What does your boardroom furniture say about your business

boardroom furniture

For the best way of assessing what your boardroom furniture says about your business, imagine you’re a client visiting your office for the first time and look at it with fresh eyes. What impression do you get?

If you see a room that is attractive and inviting, with furniture and decorations that reflect your brand’s style and values, that’s great. If not, then it may be time for some new furniture.

What does it mean for your business if you don’t like what you see?

Perhaps the table is old-fashioned or maybe a bit scuffed, the chairs don’t match, and the shelves are overflowing with books and files. If you were your client or supplier walking into the room for the first time ever, how successful would you think your company is? If your room is like that, be honest, it’s not going to give them a huge amount of confidence in your success or abilities. According to the scientists, it’s not just first impressions of people that matter, they also take their chosen environment into account, and that any first impression – right or wrong – will last for months.

That’s why you need to update your boardroom furniture

Therefore, an impressive boardroom will impress your clients and potential clients and set the scene of a successful brand. It doesn’t matter if you want to give your clients and visitors the impression that yours is a traditional business, a funky creative company, or a practical organisation that simply gets on with things with minimal fuss, you must reassure them that they’re in safe hands – and one of the elements you need to achieve this is a boardroom that mirrors your brand.

Boardroom tables

Boardroom tables come in all shapes, sizes and designs. So, it doesn’t matter if your brand is traditional, modern, creative, or cheap and cheerful, there’s a boardroom table that will fit in perfectly with it.

And with the majority of people working directly on their laptops, the best way of keeping your boardroom tidy and free of potential trip hazards is to make sure your table also has integrated power sockets.

Boardroom chairs

Making sure your clients are sitting comfortably is a vital element of any meeting but more importantly to ensure they leave with positive memories of your brand. This means your chairs are one of the most important elements in your boardroom… especially if you’re prone to holding particularly long meetings. With a wide range of ergonomic chair designs that come in different colours and upholstery choices, your boardroom will not only provide visitors with the support and comfort they need, it will also give them a great impression of your business.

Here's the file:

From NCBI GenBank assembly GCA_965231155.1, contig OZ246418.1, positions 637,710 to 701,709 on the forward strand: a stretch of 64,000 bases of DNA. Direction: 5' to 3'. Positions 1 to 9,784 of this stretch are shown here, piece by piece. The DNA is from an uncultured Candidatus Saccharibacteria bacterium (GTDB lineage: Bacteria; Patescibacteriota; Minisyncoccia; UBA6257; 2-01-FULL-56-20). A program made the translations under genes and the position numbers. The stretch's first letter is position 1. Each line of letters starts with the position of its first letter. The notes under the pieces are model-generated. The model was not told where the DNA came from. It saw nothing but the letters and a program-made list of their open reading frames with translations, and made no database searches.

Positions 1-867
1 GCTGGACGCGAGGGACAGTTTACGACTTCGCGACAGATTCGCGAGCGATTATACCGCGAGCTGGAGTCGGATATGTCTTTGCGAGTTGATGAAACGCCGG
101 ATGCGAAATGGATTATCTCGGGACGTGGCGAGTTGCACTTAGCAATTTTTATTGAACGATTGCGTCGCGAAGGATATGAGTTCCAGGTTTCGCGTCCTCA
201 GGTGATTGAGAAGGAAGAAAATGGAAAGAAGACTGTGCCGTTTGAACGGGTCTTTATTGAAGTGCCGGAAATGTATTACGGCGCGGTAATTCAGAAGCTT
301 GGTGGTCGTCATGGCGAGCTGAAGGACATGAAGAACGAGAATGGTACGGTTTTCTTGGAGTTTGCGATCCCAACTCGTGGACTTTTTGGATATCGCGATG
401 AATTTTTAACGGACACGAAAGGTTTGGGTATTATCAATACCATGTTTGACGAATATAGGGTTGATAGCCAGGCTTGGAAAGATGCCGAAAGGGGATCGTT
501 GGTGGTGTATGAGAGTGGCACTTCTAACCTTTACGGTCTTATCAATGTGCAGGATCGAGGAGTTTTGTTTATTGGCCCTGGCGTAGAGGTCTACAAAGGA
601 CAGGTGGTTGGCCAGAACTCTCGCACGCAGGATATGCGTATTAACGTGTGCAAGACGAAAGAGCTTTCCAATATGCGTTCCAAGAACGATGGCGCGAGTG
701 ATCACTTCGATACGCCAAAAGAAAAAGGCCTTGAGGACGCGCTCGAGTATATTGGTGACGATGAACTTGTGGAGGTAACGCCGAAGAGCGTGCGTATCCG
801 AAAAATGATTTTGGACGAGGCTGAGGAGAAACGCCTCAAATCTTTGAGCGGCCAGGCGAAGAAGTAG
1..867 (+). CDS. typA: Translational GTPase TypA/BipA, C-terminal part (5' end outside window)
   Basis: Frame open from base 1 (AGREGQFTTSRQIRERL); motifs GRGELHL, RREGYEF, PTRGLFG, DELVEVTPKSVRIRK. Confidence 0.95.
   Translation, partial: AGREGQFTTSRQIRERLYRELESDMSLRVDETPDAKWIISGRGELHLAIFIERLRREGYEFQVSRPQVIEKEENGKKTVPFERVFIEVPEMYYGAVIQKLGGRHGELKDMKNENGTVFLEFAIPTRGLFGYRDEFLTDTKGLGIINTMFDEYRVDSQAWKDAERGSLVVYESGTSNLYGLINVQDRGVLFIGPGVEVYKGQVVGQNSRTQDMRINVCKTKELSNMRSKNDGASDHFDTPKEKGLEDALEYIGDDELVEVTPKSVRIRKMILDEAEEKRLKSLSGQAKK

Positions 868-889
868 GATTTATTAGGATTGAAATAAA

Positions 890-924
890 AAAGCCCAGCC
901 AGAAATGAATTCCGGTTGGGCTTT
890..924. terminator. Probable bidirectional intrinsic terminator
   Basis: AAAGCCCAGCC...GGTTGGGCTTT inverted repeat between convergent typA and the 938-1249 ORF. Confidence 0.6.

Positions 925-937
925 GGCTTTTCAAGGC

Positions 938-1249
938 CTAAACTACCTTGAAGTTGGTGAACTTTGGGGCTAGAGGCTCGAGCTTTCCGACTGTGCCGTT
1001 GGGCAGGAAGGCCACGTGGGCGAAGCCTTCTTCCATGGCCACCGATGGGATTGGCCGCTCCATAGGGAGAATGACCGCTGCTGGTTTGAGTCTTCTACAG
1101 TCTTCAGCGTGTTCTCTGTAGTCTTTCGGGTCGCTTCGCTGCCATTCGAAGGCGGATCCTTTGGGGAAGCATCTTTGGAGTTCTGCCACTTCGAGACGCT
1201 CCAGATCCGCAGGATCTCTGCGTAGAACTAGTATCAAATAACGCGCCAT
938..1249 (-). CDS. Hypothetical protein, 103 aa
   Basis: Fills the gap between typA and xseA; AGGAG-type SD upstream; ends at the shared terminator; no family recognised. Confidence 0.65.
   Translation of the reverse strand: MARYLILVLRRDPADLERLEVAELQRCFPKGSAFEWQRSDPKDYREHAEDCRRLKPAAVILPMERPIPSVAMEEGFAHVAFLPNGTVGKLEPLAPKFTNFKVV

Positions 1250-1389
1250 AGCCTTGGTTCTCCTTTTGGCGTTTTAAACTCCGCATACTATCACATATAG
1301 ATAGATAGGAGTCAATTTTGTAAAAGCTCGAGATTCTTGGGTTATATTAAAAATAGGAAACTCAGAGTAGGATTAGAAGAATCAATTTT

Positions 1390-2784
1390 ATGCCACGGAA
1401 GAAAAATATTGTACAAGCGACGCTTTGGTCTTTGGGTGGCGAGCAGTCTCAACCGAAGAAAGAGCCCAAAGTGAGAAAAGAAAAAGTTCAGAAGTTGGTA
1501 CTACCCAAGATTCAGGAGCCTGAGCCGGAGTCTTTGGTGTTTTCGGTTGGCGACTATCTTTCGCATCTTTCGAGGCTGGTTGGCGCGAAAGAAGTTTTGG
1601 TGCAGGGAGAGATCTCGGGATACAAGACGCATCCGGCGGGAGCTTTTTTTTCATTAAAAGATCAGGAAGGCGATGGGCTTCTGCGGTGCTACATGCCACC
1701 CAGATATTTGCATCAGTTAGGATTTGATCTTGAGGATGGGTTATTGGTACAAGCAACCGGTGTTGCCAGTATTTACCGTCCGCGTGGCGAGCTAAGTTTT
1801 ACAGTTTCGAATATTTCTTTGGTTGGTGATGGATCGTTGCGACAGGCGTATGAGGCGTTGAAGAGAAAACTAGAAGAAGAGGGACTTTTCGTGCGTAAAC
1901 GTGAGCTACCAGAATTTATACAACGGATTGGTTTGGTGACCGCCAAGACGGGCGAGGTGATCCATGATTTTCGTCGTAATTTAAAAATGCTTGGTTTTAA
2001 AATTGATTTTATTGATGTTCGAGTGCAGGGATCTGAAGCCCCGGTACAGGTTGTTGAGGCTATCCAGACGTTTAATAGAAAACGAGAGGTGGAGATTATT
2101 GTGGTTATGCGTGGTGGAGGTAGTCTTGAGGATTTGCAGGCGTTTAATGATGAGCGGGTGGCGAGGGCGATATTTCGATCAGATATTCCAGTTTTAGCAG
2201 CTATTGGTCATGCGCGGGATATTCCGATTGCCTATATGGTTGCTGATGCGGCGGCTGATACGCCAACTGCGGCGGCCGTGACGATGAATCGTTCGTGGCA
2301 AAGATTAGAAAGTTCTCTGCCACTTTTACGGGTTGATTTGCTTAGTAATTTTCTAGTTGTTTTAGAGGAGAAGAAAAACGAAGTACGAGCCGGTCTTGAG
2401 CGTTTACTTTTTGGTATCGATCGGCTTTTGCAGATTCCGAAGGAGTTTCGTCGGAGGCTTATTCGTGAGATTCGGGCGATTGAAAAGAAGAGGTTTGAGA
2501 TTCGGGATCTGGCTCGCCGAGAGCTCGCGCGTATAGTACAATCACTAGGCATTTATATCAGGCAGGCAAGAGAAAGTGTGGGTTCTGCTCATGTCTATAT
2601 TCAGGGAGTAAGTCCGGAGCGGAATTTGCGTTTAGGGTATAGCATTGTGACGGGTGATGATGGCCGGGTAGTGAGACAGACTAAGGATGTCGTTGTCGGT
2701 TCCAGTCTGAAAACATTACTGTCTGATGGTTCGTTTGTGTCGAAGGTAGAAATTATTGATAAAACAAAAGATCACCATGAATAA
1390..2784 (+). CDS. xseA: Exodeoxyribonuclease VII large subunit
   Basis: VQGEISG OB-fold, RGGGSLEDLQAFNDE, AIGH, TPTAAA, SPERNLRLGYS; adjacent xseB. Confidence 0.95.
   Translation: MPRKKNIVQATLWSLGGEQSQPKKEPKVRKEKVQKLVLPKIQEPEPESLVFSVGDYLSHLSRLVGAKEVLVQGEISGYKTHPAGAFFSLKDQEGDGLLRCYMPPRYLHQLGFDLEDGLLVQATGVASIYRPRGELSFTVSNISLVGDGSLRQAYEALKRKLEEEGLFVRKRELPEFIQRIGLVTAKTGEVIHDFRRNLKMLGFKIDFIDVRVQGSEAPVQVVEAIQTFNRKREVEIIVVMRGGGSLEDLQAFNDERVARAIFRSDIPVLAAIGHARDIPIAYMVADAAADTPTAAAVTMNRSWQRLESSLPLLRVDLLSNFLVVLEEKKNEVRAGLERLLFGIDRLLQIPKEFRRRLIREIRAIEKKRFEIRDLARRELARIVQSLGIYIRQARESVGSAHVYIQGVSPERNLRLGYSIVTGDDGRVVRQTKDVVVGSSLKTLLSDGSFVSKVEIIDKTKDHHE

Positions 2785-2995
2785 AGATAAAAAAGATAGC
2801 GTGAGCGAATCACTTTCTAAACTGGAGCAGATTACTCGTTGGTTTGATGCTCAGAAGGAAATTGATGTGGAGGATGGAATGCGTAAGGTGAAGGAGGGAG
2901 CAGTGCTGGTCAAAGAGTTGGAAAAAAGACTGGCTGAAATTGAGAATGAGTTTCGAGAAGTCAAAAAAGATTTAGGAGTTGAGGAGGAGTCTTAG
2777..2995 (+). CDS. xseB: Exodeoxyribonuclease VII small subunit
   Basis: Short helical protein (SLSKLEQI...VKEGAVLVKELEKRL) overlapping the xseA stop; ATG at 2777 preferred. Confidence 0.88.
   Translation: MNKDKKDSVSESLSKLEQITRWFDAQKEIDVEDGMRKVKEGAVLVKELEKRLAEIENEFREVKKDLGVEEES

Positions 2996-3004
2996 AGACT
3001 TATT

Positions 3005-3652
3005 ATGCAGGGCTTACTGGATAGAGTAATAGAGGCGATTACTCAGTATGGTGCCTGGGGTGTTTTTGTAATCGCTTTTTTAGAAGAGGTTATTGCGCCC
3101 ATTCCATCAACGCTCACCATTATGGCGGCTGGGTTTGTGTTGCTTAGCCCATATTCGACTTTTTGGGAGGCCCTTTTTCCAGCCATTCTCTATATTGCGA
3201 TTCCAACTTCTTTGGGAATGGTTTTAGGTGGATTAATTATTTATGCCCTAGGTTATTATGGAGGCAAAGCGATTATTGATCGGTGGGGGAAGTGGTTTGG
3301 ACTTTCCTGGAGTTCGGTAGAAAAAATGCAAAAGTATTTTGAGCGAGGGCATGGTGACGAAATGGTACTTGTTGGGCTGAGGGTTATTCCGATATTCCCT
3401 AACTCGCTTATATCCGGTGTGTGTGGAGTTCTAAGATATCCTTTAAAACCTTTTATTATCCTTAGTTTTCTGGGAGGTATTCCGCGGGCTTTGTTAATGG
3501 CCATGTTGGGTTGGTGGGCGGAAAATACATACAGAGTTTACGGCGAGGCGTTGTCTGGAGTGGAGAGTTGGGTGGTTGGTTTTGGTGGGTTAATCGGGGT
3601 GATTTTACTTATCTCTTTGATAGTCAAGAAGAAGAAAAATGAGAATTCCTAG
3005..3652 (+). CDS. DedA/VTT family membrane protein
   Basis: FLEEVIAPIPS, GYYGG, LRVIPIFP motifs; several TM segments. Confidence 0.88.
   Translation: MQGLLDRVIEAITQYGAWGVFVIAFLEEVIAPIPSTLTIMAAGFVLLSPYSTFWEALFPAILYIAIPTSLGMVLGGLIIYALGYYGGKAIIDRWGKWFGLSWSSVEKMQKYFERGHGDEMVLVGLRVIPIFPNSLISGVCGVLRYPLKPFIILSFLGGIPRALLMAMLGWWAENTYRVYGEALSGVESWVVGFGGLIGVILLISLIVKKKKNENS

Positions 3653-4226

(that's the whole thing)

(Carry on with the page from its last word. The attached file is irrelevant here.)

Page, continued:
Soft seating

If your boardroom is large enough to have an area for soft seating, add a sofa or armchairs and a coffee table. By creating a comfortable yet still professional area, you will have the choice of whether to have a formal meeting around the boardroom table or have somewhere to relax when you’re talking to just one or two clients. And it also gives you a quiet space in which to have friendly, confidential chats with your staff members.

Boardroom partitions

If you have an open-plan office but also need to construct a private boardroom, build one from screens, soft partitions, glass partition walls or even storage walls. Storage walls will not only give you an attractive space to keep your company brochures, a coffee machine and the best crockery, they’ll also give you a safe space on which to install a display screen for your presentations.

Interested in the range of Boardroom Furniture that we offer? Contact our friendly team to find out more.

How to maximise space in your meeting room


With the right meeting room furniture, you can make the most of your space, whatever the size of your room.

Small rooms and meeting pods

Office space is always at a premium, and if you don’t have large premises, purely on practical grounds it’s likely that your meeting room will have to be one of the smallest rooms or partitioned spaces. But a meeting room doesn’t have to be a big rectangular table surrounded by chairs. Try an oval-shaped table to give a smaller room a feeling of more space, or, for a square space, choose a circular table. Both will also make the room look more interesting and help make people feel less ‘squeezed in’. You could also put corner units in to help keep the room tidy, and maybe brighten the place up by having pot plants or flowers on the units.


One of the main problems in the meeting room – as in any part of your building – is the wiring. When people bring their laptops into the meeting, they’ll need somewhere to plug it in without having wires trailing across the floor and presenting a trip hazard. If this is going to be a problem, get meeting room tables with integrated plug points, making it easy for people to plug in their devices easily, tidily and safely.

Large spaces

If your company is fortunate enough to have a large meeting room, then you’ll be spoilt for choice as to how to furnish the room depending on what you use it for. If it’s solely a space you use for large meetings, a central table surrounded by chairs is probably the best format. However, if it’s likely that the room will be used in different ways, then instead of one large central table, use a number of smaller tables that can be pushed together centrally or separated to provide more spaces for smaller groups to work together.

Comfort is key

If you want everyone to concentrate on the topic in hand rather than on how uncomfortable they are, then ergonomic chairs are a must. There are many designs and colours to choose from, so you can be as traditional or creative as you like with them. For smaller rooms, lighter-coloured furniture in one colour will help make the room look bigger. For larger rooms, let your imagination fly – chairs in different coloured upholstery will make the room look cheerful and friendly. Or you could invest in bigger, even more comfortable, chairs to really impress people. You want to create a space that staff will be happy to be in, so they work better as a result.